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Late Northern news.

We continue our summary from late Northern papers:

Another and Highly interesting Yankee account of the battle of Fredericksburg--the Retreat not Expected — great loss of the Federal--the correspondent's Hopes of the next day's battle, which never came off — Comments of the Press.

The Washington Star, from its correspondent at Fredericksburg, furnishes an account of the battle of Saturday, which is very interesting. We give it in full to show how the Yankees were led to believe that ‘"to-morrow"’ (Sunday) would relieve their losses:

The occupation of Fredericksburg having been successfully accomplished, the next move was to drive the rebels from their strongholds in the rear of the city. The lines of the rebels, which extended in the form of a semi-circle from Port Royal to a point about six miles above Fredericksburg, were strongly fortified and protected by a range of high hills. Stonewall Jackson occupied the right wing, extending from Port Royal to Guinney's station, (a station on the Richmond and Fredericksburg Railroad,) Gen. Longstreet the centre, extending to the telegraph road, and Generals Lee and Stuart the left west of Massaponax creek, while General A P Hill's corps acted as a reserve. Lee's reason for occupying the left was because he could be on his guard against Sigel, who threatened to outflank him by way of Culpeper. The entire rebel force is estimated at 200,000 men, and occupied a front of not less than twenty miles. The troops were for the most part veterans who had fought through all the peninsular campaign, while the officers were the ablest that the South could produce. It was no mean enemy we had to contend with, I assure you.

The disposition of the Union forces occupied the whole of Friday night and Saturday morning, and, as General Burnside was anxious to commence the attack at an early hour as possible, there was not much chance for the troops to rest themselves. A few stragglers, it is true, managed to sneak away for the purpose of pillaging; but the great mass of the soldiers were constantly under arms. General Burnside was in the city all night, personally inspecting the troops and dissecting their movement. It was arranged that General Franklin's corps should cross the river two miles below the city, with the view of turning the enemy's position on Massaponax creek, while Hooker would engage the rebels nearer the centre, and Sumner would turn their right. By this arrangement it will be soon that Franklin was opposed to Stonewall Jackson, while Hooks and Sumner attacked the centre and the left of the rebels under Longstreet and Lee.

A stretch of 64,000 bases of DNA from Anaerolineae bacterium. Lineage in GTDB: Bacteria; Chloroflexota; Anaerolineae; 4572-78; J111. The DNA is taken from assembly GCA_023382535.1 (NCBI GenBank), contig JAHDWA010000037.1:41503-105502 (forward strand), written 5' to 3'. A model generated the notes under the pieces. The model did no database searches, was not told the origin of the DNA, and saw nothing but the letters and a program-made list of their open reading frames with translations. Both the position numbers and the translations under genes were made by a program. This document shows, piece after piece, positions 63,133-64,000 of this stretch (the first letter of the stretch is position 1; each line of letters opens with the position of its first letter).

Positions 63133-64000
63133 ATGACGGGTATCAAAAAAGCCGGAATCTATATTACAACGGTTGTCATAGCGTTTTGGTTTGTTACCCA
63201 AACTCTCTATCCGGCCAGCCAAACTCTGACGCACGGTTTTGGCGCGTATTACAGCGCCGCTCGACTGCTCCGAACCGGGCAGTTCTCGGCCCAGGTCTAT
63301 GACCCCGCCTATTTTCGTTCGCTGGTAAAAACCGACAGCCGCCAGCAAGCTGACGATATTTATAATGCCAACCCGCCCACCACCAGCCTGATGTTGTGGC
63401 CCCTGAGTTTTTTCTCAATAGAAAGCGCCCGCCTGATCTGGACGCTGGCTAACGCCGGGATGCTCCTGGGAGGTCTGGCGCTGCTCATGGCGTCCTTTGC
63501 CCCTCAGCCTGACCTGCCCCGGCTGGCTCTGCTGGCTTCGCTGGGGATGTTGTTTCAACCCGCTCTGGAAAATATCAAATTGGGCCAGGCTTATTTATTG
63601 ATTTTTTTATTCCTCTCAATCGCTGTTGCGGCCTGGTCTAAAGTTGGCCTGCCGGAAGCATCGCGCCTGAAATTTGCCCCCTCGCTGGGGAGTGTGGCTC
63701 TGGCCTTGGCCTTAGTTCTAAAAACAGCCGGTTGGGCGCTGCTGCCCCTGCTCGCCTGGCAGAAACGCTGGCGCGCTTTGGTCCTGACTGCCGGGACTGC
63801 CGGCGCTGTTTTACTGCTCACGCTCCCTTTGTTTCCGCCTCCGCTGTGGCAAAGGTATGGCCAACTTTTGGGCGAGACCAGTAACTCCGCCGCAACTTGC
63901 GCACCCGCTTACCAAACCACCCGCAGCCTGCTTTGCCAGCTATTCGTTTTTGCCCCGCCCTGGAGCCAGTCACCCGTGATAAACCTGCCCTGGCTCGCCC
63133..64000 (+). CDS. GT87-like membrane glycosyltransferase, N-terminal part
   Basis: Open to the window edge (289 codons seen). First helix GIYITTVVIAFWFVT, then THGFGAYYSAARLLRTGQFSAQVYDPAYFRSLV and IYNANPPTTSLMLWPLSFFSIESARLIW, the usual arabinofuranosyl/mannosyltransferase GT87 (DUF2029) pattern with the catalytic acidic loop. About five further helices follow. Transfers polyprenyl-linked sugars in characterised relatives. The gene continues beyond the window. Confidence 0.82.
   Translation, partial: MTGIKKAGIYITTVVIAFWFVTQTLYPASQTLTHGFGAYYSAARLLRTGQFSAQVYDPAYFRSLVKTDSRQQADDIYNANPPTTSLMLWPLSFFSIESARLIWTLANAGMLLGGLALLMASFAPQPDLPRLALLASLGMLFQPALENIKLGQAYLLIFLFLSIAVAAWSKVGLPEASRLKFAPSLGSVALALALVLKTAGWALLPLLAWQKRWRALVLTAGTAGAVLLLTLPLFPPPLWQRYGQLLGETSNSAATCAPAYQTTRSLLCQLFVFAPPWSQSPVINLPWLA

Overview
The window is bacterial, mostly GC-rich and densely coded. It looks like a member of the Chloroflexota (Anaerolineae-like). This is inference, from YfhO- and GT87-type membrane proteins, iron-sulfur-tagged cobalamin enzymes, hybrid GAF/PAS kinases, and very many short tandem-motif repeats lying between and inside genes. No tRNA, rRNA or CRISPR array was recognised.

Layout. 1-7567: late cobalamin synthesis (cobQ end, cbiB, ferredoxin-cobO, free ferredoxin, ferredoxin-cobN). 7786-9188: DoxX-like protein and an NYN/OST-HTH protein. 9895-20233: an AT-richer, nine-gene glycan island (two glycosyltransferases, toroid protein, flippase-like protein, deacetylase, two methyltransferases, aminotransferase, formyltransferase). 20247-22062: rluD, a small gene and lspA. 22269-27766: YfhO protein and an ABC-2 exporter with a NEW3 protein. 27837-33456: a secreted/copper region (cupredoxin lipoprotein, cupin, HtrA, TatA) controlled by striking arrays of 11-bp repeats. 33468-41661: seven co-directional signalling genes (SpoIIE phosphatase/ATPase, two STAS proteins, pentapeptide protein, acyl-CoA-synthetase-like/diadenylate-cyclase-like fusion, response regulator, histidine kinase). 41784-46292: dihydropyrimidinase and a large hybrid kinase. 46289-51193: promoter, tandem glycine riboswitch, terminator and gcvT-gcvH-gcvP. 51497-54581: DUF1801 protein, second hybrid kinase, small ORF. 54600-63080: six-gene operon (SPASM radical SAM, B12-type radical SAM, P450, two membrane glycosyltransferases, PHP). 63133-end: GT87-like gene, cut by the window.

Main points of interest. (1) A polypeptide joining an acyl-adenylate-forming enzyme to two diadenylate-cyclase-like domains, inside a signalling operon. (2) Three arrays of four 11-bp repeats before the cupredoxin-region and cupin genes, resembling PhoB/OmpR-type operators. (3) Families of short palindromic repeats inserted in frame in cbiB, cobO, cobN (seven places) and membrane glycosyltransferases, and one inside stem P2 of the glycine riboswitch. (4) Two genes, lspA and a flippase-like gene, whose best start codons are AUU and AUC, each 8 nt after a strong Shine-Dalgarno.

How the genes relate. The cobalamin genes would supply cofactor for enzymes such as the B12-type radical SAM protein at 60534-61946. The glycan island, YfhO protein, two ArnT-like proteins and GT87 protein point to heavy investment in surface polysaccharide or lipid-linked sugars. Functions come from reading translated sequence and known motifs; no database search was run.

The eventful morning came, and with it a dense fog which obscured the movements of the enemy. The balloon was sent up just before daylight, but in consequence of the fog no observations could be had. However, the disposition of the Union forces had been made and Gen. Burnside determined to commence operations, fog or no fog.

The left.

Franklin moved his column, consisting of the First and Sixth corps, just before sunrise, his right resting on the outskirts of the city, his centre advanced a mile or so from the river, and his left resting on the Rappahannock about three miles below, Skirmishing commenced a few minutes after daylight on the extreme left. A rebel battery opened on our troops, and the fire became so annoying that the 9th regiment New York State Militia were ordered to charge and take the cannon at the point of the bayonet. The order was obeyed with alacrity, but after a fierce struggle the charging party were compelled to fall back. At this critical moment, Gen. Tyler perceiving the disorder into which the 9th New York were thrown, came to their aid with a brigade. The 9th were quickly rallied, and, assisted by Tyler's brigade, another attempt was made to storm the rebel batteries, but without success. The fight now became general on the extreme left, and another desperate effort was made to capture the rebel battery by Gen Tyler's brigade; but the fire of the rebels was so withering in its effect that our brave fellows were unable to gain any advantage. Each charge thinned the ranks at a fearful rate, and the chances of capturing that much coveted battery appeared no better than at first.